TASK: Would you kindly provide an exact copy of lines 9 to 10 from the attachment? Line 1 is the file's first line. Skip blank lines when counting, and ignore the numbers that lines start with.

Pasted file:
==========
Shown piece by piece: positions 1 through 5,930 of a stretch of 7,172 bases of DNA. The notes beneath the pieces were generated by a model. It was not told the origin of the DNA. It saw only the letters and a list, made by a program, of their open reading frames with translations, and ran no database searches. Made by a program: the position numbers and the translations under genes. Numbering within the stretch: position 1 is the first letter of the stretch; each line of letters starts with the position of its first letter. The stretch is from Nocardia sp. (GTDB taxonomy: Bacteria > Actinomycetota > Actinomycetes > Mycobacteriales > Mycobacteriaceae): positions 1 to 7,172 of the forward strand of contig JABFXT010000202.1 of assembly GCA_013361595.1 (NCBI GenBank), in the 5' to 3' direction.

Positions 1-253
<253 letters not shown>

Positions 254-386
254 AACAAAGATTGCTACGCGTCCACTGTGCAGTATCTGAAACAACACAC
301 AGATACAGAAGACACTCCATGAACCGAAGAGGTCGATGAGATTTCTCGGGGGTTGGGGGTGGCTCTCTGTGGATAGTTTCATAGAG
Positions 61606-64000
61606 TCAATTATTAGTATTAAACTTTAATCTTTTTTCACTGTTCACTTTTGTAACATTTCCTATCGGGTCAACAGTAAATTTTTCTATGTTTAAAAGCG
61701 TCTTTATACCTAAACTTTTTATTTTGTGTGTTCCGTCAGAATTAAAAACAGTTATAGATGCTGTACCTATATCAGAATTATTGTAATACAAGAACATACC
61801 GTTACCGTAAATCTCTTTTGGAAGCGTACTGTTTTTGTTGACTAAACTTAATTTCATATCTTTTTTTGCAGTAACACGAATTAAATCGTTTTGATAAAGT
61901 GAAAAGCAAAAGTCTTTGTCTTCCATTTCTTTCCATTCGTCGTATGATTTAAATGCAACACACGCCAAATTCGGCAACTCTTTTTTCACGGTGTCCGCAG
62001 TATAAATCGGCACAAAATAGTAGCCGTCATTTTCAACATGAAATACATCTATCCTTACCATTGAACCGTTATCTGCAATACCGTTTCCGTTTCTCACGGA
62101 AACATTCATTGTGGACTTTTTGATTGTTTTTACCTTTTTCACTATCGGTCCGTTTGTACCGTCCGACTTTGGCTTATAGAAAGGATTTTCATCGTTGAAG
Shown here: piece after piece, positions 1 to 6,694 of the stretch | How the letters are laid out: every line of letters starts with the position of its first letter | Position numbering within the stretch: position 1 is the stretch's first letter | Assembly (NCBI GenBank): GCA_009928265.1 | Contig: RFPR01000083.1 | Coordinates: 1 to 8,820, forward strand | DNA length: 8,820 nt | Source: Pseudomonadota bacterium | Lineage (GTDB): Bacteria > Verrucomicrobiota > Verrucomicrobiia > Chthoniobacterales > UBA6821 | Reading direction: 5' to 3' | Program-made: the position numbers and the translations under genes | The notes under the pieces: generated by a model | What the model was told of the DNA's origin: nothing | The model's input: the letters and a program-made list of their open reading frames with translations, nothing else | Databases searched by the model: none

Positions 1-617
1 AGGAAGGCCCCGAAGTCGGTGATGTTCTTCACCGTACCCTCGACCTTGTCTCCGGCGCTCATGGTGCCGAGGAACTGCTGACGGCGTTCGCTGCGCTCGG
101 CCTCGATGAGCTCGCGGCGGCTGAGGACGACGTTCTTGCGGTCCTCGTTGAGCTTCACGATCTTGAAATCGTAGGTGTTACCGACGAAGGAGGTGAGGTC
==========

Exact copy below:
61701 TCTTTATACCTAAACTTTTTATTTTGTGTGTTCCGTCAGAATTAAAAACAGTTATAGATGCTGTACCTATATCAGAATTATTGTAATACAAGAACATACC
61801 GTTACCGTAAATCTCTTTTGGAAGCGTACTGTTTTTGTTGACTAAACTTAATTTCATATCTTTTTTTGCAGTAACACGAATTAAATCGTTTTGATAAAGT